Terra Co-Founder Do Kwon Violated US Law, Judge Rules

US judge sides with SEC, after ruling Do Kwon and Terraform Labs violated US law by failing to register two digital currencies

This week there has been another legal setback for Kwon Do-hyeong (also known as Do Kwon), the disgraced founder of collapsed crypto company Terraform Labs.

Reuters reported that a federal judge ruled on Thursday that Do Kwon and Terraform Labs had violated US law by failing to register two digital currencies that collapsed in 2022.

US District Judge Jed Rakoff in Manhattan sided with the Securities and Exchange Commission (SEC) in its case stemming from the failure of the TerraUSD and Luna currencies.

TerraUSD creator Do Kwon. Image credit: Terraform Labs
TerraUSD creator Do Kwon. Image credit: Terraform Labs

Judge ruling

Judge Rakoff also denied summary judgement to both sides on the SEC’s fraud claims, which will proceed toward a scheduled 29 January 2024 trial, Reuters reported.

The judge did however dismiss SEC claims that the defendants illegally offered security-based swaps.

A Terraform spokesman reportedly said the company strongly disagreed with the decision, did not believe its tokens were securities, and would continue defending against the SEC’s “meritless” fraud claims at trial.

In a 71-page decision, Judge Rakoff reportedly said there was “no genuine dispute” that the four crypto assets were securities under a 1946 US Supreme Court decision defining investment contracts.

The Court had ruled in that case, SEC v WJ Howey Co, that an investment of money in a common enterprise, with profits to come solely from others’ efforts, was an investment contract.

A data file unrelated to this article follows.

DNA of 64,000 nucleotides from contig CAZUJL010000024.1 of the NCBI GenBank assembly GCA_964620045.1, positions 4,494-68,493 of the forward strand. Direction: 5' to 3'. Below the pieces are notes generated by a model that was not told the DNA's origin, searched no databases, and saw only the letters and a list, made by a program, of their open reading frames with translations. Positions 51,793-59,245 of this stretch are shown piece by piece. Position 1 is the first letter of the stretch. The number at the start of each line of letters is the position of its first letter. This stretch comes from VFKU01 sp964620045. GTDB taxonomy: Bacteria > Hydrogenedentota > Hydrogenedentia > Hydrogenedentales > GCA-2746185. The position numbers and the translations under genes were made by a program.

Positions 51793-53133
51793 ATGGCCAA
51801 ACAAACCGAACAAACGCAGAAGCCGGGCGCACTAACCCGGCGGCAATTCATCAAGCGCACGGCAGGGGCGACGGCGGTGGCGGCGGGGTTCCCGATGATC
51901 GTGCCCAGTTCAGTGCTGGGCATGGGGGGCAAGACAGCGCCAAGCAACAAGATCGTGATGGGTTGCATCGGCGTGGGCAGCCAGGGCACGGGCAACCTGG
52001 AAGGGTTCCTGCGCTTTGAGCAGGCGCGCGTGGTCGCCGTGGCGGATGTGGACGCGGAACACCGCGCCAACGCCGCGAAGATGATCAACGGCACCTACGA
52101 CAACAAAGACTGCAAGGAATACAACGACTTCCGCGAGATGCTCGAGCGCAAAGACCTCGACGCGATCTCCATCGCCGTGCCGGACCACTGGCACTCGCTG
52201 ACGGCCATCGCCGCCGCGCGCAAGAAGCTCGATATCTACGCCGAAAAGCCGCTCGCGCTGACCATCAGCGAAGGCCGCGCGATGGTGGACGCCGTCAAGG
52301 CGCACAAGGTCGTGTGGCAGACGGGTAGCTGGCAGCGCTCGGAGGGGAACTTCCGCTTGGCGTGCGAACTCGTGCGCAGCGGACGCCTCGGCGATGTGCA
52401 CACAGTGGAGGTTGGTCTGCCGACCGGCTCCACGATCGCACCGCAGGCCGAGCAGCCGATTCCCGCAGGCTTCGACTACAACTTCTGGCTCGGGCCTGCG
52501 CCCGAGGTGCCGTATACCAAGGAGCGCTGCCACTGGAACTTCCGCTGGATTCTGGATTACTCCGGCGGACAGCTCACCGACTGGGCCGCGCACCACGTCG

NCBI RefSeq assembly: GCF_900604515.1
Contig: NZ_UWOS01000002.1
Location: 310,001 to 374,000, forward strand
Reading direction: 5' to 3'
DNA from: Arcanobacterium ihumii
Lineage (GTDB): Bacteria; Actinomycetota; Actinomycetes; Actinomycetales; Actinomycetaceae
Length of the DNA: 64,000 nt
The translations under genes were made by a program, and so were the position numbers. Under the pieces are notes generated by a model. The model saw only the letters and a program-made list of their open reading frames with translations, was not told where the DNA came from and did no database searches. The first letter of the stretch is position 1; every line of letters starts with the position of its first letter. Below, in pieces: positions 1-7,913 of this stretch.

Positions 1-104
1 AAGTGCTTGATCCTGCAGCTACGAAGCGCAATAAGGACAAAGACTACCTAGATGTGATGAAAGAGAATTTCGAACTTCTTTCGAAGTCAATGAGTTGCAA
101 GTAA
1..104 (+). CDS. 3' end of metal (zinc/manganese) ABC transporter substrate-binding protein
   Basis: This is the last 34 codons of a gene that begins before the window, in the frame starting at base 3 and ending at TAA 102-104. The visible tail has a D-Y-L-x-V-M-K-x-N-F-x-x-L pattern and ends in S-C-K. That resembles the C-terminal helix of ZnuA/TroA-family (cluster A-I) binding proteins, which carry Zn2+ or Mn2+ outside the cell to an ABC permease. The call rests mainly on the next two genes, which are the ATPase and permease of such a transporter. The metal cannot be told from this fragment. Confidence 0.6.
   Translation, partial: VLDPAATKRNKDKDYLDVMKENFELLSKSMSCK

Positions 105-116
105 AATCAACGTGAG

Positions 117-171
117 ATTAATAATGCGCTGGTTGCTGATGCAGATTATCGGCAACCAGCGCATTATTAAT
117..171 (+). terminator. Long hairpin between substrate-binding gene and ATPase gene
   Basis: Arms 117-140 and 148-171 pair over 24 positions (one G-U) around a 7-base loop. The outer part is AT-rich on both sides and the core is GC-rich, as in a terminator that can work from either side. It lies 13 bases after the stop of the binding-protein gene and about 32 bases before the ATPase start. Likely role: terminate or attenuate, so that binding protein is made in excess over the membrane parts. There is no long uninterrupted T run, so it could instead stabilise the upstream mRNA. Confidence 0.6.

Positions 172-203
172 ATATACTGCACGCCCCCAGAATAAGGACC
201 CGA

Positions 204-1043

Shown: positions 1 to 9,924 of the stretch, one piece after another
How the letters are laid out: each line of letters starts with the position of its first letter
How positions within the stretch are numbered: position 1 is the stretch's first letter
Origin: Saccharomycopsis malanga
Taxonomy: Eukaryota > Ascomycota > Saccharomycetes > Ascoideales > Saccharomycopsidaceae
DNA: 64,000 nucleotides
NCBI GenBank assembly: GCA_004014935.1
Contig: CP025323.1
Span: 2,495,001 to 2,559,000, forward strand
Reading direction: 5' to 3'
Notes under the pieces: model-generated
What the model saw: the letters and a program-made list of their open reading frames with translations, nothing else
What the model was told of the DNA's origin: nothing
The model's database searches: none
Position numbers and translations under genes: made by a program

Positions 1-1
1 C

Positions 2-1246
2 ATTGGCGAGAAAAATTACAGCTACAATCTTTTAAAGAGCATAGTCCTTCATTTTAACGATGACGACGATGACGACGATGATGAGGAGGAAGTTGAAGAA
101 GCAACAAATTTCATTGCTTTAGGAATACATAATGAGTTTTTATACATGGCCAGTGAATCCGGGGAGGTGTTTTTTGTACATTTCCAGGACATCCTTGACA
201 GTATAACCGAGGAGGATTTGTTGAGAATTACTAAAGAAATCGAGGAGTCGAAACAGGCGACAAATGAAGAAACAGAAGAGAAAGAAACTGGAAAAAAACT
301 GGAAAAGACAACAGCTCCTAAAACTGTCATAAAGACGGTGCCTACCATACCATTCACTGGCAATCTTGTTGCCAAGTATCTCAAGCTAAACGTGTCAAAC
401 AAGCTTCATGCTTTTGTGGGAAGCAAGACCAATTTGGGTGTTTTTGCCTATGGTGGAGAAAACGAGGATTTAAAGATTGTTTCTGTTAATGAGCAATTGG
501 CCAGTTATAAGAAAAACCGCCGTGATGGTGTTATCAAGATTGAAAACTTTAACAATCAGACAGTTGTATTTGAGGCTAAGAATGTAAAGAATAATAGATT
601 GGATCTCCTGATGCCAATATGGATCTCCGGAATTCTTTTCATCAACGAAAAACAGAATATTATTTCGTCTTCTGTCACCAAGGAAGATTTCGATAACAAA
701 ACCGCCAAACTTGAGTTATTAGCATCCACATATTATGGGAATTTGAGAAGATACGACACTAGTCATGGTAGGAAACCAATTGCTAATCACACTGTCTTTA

But the judge also said reasonable jurors could disagree over whether the defendants intended to defraud investors in multiple statements about Terraform’s business.

Judge Rakoff said the SEC’s remedies for the sale of unregistered securities would be decided once the defendants’ liability on the fraud claims has been resolved.

The cryptocurrency industry has fiercely denied that its tokens qualify as securities.

Reuters reported that it won a victory in July when another judge on the Manhattan federal court said some tokens sold by Ripple Labs did not qualify as securities, because purchasers did not know if their money went to Ripple or third parties.

Protracted case

The case against Do Kwon and Terralabs has been ongoing for a while now, after Do Kwon had moved from South Korea to Singapore with his family following the collapse of his $40 billion digital asset project – which included the stablecoin Terra and its sister token Luna.

Terraform had issued the TerraUSD “stablecoin”, intended to maintain a 1:1 peg with the US dollar.

It is thought that nearly 250,000 people had invested in Terraform Labs’ coins, and blockchain analytics firm Elliptic estimated that investors in TerraUSD and Luna lost an estimated $42 billion.

When South Korea issued an international arrest warrant, and Interpol also issued a “red notice” for his arrest, Do Kwon was nowhere to be found.

Do Kwon had denied that he was on the run, but he did not reveal his whereabouts after police in Singapore could not locate him.

Then in February 2023 the US Securities and Exchange Commission (SEC) “charged Singapore-based Terraform Labs PTE Ltd and Do Hyeong Kwon with orchestrating a multi-billion dollar crypto asset securities fraud.

Shortly after that in March 2023 Do Kwon was arrested in Podgorica, the capital city of the Balkan country of Montenegro. Both South Korea and the US sought his extradition to their respective jurisdictions.

Kwon and a second person identified as Han Chang-joon, Terraform Labs’ former finance officer, had been arrested when they tried to board a flight to Dubai.

Do Kwon had been sentenced to four months in prison in Montenegro for using fake travel documents, and after that sentence was served, he was extradited to the United States, despite the protests of Do Kwon.